Herald Journal - Enterprise Dispatch - Delano Herald Journal
Howard Lake City Council approves 5.57 percent preliminary levy increase
Sept. 13, 2010

By Jennifer Kotila
Staff writer

HOWARD LAKE, MN – Howard Lake City Council approved a preliminary levy of $673,041 for 2011, which is an increase of 5.57 percent from the 2010 final levy of $637,515.

City Administrator Kelly Hinnenkamp noted that historically, the city has started with a conservative increase for its preliminary budget, and then trimmed it down during budget workshops prior to adopting the final levy.

Hinnenkamp also noted that the city had received its estimated tax burden from the auditor earlier that day. She said it looks confusing, because all market values went down. The 2011 tax capacity is down 11 percent from 2010.

As Hinnenkamp explained, “As market values go down and we have less value to tax, and we ask for the same amount of money, that (tax) rate is going to go up. If we ask for more money, that (tax) rate is going to go up even more.”

Based on the preliminary numbers, a residence with a taxable market value of $100,000 would have been subject to a city tax of $466 in 2010. In 2011, that home’s city tax would be $492, an increase of $26.

A summary of changes to the city’s budget in recent years will be published in the next Herald Journal.

City to move forward with grant application

The City of Howard Lake is moving forward with applying for the small cities development program, which provides money for commercial, rental, residential, and single-family residence rehabilitation.

The council approved a proposal from Short Elliott Hendrickson (SEH) for grant writing services.

According Hinnenkamp, the city will be applying for the grant in conjunction with Maple Lake and Annandale.

Hinnenkamp also noted that the pre-application commitment includes a share fee of $5,100 and a final application fee of $3,900, which will be split between the three cities applying.

This money was not budgeted, because it was not an anticipated expense. Hinnenkamp said there were funds available still in the miscellaneous line item of the budget. The insurance line item also has money, because the council budgeted $35,000 and the insurance cost was only $32,363.

Hinnenkamp noted this money can be used to cover the expense if the council chooses to move forward with the grant.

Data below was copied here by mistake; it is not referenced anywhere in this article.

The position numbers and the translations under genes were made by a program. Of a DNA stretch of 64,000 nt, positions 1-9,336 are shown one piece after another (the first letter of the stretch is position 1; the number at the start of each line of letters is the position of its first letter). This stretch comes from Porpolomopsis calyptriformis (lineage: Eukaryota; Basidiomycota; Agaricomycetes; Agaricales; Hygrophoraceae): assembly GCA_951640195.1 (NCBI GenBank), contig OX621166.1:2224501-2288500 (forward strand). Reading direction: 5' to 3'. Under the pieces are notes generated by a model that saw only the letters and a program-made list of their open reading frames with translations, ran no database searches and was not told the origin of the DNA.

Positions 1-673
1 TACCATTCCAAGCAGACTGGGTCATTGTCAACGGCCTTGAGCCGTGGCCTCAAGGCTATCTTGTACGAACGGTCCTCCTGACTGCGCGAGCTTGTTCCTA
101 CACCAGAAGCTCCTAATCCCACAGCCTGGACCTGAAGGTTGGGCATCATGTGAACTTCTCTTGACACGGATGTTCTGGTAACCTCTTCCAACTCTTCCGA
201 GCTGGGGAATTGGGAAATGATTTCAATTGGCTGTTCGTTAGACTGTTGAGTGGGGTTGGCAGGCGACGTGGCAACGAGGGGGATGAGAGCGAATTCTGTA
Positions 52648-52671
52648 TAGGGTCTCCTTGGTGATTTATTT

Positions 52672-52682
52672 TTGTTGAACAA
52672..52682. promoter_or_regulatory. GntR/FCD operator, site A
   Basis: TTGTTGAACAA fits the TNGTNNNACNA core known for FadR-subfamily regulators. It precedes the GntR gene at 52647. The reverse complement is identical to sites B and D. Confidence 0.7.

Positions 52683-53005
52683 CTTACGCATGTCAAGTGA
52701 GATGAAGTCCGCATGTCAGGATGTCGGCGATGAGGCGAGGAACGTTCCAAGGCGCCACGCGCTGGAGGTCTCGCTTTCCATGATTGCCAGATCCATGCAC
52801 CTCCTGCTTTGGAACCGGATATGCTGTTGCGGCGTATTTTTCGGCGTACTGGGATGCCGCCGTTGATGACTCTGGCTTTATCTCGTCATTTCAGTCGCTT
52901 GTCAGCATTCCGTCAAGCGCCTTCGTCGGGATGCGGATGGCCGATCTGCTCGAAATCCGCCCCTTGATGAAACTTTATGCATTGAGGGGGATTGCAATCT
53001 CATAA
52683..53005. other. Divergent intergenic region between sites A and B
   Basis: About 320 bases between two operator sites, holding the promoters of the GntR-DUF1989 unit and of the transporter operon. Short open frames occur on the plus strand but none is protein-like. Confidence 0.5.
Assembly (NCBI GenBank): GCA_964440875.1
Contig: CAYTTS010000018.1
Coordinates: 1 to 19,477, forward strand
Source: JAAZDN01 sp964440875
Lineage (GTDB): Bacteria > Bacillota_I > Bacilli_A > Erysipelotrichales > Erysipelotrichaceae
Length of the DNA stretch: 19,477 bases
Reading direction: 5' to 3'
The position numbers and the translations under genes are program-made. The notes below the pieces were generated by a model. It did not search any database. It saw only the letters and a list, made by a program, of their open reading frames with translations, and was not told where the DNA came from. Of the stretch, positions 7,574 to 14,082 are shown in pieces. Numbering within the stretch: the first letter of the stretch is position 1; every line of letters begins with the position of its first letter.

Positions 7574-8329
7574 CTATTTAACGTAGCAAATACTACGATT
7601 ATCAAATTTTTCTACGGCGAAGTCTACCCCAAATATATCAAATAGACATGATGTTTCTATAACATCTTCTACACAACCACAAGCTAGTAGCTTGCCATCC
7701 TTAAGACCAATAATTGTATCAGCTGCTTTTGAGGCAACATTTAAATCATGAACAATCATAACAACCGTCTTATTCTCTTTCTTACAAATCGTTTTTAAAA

Hinnenkamp also said, “I know over my years that I’ve been here, I have had a lot of homeowners that have asked for being part of something similar to this, so I think it would be a good opportunity for us to generate a program similar to our voyager fund for our homeowners and our rental properties.”

Council member Pete Zimmerman asked how the grant program would work, being shared between three cities.

Hinnenkamp said that each community is awarded a certain amount of money. The city is then responsible for setting a target area for the money, which is why the city was surveyed to see where the interest in this program lies.

Zimmerman then asked if the council had flexibility as to who or what projects would receive money through the grant program.

Hinnenkamp said in a way, it does. There are certain income requirements that must be met for anyone who would apply for one of the grants. The council still has to approve the loans.

She did not know whether there was certain criteria that has to be met in order for the council to deny anyone the grants, and the information about the grant did not go into any detail about whether someone has to be creditworthy in order to receive a grant.

Update on assisted living facility project

Hinnenkamp gave an update on the assisted living facility project. The project did not receive the 2010 allocation from the United States Department of Agriculture (USDA), but through the application process, there were a lot of reviews and feedback.

According to Hinnenkamp, one item that needed to be addressed was lack of local interest in the project.

To address this, a local committee has been formed to work with the non-profit that has been leading the project. The local committee will serve as an advisory board.

The committee met for the first time Sept. 7. Members are Randy Heuer, Denny Frey, and Marilyn Ringold, and City Clerk Gene Gilbert is the alternate.

Odds and ends

In other business, the council:

• set the Truth in Taxation hearing during the city council meeting Tuesday, Dec. 7.

• approved the fall clean-up. The city’s fall clean-up for Saturday, Oct. 2.

• heard from Gilbert that there is a rifle for raffle at the liquor store as part of Confidence Learning Center and its licensing through the state.

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